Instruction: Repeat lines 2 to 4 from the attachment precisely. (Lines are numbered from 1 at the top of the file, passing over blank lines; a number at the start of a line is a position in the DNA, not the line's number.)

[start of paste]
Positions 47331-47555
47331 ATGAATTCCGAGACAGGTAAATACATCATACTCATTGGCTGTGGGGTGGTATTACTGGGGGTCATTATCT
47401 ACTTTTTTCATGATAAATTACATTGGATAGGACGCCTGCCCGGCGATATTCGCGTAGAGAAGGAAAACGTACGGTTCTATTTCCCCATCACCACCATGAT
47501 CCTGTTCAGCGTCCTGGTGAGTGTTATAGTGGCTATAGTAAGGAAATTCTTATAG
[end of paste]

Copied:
47331 ATGAATTCCGAGACAGGTAAATACATCATACTCATTGGCTGTGGGGTGGTATTACTGGGGGTCATTATCT
47401 ACTTTTTTCATGATAAATTACATTGGATAGGACGCCTGCCCGGCGATATTCGCGTAGAGAAGGAAAACGTACGGTTCTATTTCCCCATCACCACCATGAT
47501 CCTGTTCAGCGTCCTGGTGAGTGTTATAGTGGCTATAGTAAGGAAATTCTTATAG